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Topic: This is interesting.

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highVOLtage

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This is interesting.
« on: April 23, 2021, 11:33:10 AM »
The "fact checker" at the Washington Post has an interesting family history.


https://twitter.com/JackPosobiec/status/1385600137985150985



Cincydawg

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Re: This is interesting.
« Reply #1 on: April 23, 2021, 11:43:24 AM »
Glenn Kessler on Twitter: "My father’s father ran the Dutch steel company and was placed in a concentration camp because he refused to cooperate with the Nazis. When soldiers came to take my teenage father to Germany for forced conscription, he escaped by leaping from a second floor window….4/8" / Twitter
Glenn Kessler on Twitter: "My father’s father ran the Dutch steel company and was placed in a concentration camp because he refused to cooperate with the Nazis. When soldiers came to take my teenage father to Germany for forced conscription, he escaped by leaping from a second floor window….4/8" / Twitter

This is his side of the story.  

Cincydawg

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Re: This is interesting.
« Reply #2 on: April 23, 2021, 11:45:21 AM »
From wiki:

Kessler is a great-grandson of Jean Baptiste August Kessler, who was largely responsible for the growth and development of the Royal Dutch Shell (Shell Oil Company) and a grandson of Geldolph Adriaan Kessler, who helped create the Dutch steel industry.[66] He was born in Cincinnati, where his father, Adriaan Kessler, was an executive at Procter & Gamble, and he attended high school there and in Lexington, Kentucky. Kessler's mother, Else Bolotin, was a psychologist who in Lexington "helped women in that era of feminist awakening confront a society dominated by men."[67] Both of his parents were Dutch, and immigrated to the United States after marriage.[68]

In an interview with Brian Lamb broadcast on C-SPAN, Kessler said he had decided he wanted to be journalist when he was only in fifth grade, after he created a neighborhood newspaper. "Even though it was a newsletter for only a few blocks in the neighborhood, I grandly called it the 'Cincinnati Fact,'" he said.[69]


highVOLtage

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Re: This is interesting.
« Reply #3 on: April 23, 2021, 11:58:27 AM »
According to the declassified U.S. intelligence document as part of the tweet, it sure looks like Royal Dutch Shell under the directorship of August Kessler significantly increased production in Germany during the 1930's and made capital outlays within the framework of Hitler's 4 year plan.  Just a coincidence I reckon.

Cincydawg

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Re: This is interesting.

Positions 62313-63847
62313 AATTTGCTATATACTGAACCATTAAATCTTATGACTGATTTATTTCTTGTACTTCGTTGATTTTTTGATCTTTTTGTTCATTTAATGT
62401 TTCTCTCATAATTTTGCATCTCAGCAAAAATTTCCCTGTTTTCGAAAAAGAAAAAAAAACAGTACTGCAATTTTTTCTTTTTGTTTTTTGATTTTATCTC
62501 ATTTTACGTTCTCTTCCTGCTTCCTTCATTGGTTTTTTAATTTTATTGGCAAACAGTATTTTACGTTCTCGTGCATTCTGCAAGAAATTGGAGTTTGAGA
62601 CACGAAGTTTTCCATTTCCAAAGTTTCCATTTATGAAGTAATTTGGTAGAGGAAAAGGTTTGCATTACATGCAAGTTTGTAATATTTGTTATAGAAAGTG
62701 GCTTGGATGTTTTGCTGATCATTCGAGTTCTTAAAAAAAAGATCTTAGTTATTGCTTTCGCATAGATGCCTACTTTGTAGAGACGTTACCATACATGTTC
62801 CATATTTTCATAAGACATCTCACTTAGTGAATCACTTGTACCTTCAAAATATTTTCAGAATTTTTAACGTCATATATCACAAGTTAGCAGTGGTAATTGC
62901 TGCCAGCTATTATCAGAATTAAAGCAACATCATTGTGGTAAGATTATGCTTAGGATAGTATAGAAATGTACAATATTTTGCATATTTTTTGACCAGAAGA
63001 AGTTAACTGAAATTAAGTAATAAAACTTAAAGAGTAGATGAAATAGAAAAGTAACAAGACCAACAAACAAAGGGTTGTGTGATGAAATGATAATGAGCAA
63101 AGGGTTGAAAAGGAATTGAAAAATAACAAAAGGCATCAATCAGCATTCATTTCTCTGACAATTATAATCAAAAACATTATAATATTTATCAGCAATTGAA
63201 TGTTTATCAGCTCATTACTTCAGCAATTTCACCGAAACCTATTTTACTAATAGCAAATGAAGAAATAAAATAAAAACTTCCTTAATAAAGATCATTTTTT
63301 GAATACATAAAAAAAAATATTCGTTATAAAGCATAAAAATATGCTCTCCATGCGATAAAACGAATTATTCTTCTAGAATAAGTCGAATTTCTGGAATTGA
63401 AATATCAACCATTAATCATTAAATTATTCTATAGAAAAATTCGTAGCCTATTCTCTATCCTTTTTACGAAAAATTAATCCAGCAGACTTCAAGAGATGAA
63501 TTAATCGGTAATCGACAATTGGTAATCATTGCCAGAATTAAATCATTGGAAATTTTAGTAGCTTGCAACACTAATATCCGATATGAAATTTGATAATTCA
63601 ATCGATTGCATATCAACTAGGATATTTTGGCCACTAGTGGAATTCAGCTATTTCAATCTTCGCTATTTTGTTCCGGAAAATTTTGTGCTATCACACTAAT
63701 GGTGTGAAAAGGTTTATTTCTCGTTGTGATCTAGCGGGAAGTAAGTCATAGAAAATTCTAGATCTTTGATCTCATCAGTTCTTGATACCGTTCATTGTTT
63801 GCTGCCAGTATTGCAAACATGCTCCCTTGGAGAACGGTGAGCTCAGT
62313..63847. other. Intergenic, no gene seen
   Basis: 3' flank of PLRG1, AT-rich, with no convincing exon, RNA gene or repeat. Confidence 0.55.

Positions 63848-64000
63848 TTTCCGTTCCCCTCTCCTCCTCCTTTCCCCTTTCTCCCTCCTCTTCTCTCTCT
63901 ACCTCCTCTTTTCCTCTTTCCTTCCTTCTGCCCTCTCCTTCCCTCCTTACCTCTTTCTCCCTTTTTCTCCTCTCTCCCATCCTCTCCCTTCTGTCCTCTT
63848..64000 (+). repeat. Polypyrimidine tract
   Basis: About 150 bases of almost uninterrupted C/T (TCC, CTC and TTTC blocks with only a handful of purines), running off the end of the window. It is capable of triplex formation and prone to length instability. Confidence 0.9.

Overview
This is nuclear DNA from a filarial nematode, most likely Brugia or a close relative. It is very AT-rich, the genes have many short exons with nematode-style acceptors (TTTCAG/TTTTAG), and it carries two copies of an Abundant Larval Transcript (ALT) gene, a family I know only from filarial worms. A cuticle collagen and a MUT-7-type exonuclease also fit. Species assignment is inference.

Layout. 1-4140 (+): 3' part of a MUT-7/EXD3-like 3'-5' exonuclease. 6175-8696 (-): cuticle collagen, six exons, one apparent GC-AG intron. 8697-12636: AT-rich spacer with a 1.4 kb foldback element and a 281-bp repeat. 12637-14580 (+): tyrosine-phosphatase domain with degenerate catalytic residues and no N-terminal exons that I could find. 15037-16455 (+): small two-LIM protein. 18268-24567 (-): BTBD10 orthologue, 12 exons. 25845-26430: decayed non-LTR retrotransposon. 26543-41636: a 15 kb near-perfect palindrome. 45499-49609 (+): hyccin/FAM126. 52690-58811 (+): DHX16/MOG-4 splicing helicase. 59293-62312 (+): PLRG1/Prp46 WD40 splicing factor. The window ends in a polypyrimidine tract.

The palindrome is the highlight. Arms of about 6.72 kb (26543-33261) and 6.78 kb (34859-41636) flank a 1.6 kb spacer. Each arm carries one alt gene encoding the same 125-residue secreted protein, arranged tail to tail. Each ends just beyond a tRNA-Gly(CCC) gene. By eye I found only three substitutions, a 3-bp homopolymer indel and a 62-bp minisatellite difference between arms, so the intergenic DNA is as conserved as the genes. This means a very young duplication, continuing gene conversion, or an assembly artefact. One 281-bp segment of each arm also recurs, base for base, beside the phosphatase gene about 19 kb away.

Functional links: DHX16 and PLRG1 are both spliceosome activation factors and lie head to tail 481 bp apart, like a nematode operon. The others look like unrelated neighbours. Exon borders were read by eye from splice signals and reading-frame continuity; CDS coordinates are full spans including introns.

« Reply #4 on: April 23, 2021, 04:27:55 PM »
I imagine a lot of companies invested in Nazi Germany before the war. His grandfather appears not to have been top dog during the war. Also from wiki:

Both Guus and his older brother Geldolph Adriaan Kessler were considered the "crown princes" of the Royal Dutch, but after their father died unexpectedly they had to work under their father's domineering successor, Henri Deterding. Dolf eventually left, at the urging of his fiancé,[1] and helped create and lead the Dutch steel company Hoogovens. Guus, by contrast, seemed to get along better with Deterding. "The brothers were also strong willed but only Guus, the younger son, succeeded in controlling his emotions and avoiding coming into conflict with Deterding, in order to reach his ultimate goal," wrote Joost Junker and Jan Luiten van Zandem in their history of the company.[2] The two brothers, as leading figures in two major Dutch business concerns, at one point formed a joint venture between the Hoogovens and Royal Dutch Shell to combat a threat to the oil business by IG Farben.[3] Guus, who became a director of Royal Dutch in 1923, was instrumental in leading Shell into the petroleum-based chemicals business.[4]
Guus was the "obvious candidate" to lead Royal Dutch Shell after Deterding was forced out in 1936, but instead he was passed over in favor of a compromise choice. "It must have been a huge disappointment to Kessler to see his life's ambition thwarted with fulfillment so near."[5] He eventually achieved his dream and became director-general of Royal Dutch Shell in the years 1947–1949, retiring at age 60. For the next 12 years, he served as president-commissioner of the company.
Guus and his first wife, Anna Francoise "Ans" Kessler-Stoop (1889–1983), had five daughters and one son. In 1932, they commissioned the noted French Fauvist Raoul Dufy to paint a portrait of the family on their horses, a work that now hangs in the Tate Collection in London. Ans was a noted collector of modern art, advised by her uncle C. Frank Stoop, and donated to the Tate Collection a substantial portfolio that included works by Pablo PicassoHenri MatisseAmedeo Modigliani and Edgar Degas. She purchased a Vincent van Gogh painting on paper in 1930 and it was sold at auction for 8.8 million British pounds in 1997 by a family trust.
The marriage of Guus and Ans ended in divorce. He married Thalia "Lia" de Kempenaer (1917–2000) in 1948.







 

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